Like a favourite sitcom, a good news publication appears once a week, has a laugh track, and usually ends with a heart-warming moral about international trade. Bone up on the economy’s hilarious antics with today’s Groupon to The Economist. Choose between the following options:
- For $79, you get 51 print issues along with additional subscriber benefits (a $137.19 value).<p>
- For $12, you get the 2012 Economist wall calendar (a $20.98 value, including shipping)
The Economist’s globe-spanning scope, comprehensive analysis, and crushing, unflinching grasp on world economics keep subscribers up-to-date on world news, politics, and business. In addition to the weekly publications—including the magazine’s more than 20 special reports and its technology quarterly—all subscribers also get unrestricted access to the online site, with a fully searchable archive dating back to the Neolithic Internet era (1997), as well as free access to The Economist in audio, which includes the option to listen to digital recordings of all print articles or to download them as a weekly podcast. Subscribers to The Economist also receive “The World in 2012,” a special annual volume that predicts trends for the coming year. For updates on the go or “on the sitting down on a park bench enjoying the scenery,” subscribers can access The Economist on an iPhone, iPad, or Android; every photo, article, chart, and Big Mac index is delivered to subscribers’ devices by Thursday at 4 p.m. eastern time.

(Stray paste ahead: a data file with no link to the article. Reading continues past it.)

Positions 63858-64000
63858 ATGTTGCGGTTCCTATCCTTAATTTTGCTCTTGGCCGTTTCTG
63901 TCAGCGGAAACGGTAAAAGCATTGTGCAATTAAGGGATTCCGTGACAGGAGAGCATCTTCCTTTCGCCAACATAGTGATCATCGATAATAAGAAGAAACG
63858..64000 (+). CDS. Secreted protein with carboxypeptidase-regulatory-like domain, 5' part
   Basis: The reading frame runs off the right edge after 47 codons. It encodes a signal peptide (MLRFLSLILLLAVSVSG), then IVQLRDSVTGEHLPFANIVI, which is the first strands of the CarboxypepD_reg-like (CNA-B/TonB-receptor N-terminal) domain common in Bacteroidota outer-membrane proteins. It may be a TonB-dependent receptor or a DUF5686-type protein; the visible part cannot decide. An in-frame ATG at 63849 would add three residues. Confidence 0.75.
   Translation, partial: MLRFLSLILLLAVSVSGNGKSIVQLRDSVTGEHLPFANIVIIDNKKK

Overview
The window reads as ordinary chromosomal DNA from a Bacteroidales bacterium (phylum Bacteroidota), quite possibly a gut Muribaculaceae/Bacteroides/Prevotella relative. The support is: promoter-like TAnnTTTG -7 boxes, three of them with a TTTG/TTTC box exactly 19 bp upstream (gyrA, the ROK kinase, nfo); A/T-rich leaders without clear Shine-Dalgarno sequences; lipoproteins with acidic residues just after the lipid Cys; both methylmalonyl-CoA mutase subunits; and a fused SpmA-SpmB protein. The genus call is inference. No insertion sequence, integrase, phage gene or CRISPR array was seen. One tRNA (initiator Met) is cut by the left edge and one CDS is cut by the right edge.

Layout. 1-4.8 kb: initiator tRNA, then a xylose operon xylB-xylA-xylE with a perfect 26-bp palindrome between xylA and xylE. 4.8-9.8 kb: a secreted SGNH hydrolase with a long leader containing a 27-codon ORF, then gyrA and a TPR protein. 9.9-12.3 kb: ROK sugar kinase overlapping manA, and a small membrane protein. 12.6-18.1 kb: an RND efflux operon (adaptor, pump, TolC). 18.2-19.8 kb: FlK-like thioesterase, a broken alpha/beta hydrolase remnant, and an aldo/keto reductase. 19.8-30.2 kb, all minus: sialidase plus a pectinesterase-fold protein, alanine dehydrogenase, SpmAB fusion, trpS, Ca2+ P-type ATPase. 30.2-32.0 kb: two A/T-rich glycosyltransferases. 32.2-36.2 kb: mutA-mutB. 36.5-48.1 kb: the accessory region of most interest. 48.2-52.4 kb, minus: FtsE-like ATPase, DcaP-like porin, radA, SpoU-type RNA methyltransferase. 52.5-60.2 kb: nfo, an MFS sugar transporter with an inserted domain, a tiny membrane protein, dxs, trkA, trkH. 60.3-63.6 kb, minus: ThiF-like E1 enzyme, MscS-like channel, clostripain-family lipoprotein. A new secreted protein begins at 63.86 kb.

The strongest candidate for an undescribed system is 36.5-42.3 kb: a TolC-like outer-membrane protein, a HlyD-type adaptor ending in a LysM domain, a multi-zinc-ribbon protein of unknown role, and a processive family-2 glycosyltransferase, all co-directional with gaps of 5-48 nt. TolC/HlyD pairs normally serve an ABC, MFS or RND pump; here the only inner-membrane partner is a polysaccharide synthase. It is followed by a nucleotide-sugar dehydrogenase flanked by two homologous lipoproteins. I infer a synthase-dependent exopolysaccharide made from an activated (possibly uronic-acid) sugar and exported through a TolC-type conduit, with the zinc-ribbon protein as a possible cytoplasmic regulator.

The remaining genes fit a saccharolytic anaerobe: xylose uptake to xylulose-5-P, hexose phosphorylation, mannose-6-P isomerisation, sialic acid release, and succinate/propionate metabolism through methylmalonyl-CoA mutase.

Alternatively, buyers can opt for a 12”x20” wall calendar hand-drawn by inveterate cartoonist for The Economist Kevin Kallaugher. Detailed illustrations weave notable and obscure global holidays and traditions, the birth of cultural magnates, and political and cultural milestones into memorable work of arts. Proud owners can show off their opposable thumbs or glean little-known cultural facts by flipping through the absurdist illustrations, which highlight events such as the world’s first parachute jump, inaugural rock ‘n roll concert, and annual rattlesnake roundup.
The Economist's globe-spanning scope, comprehensive analysis, and unflinching grasp on world issues make it required reading to stay up to date on world news, politics, and business. First published in 1843, the publication still casts itself as a newspaper despite its magazine-style layout; each issue covers the main events of the week, with analysis and opinion sprinkled across its pages for good measure. A conversational tone and anonymity remain calling cards of The Economist's writers, keeping with the belief that what is written is more important than who writes it.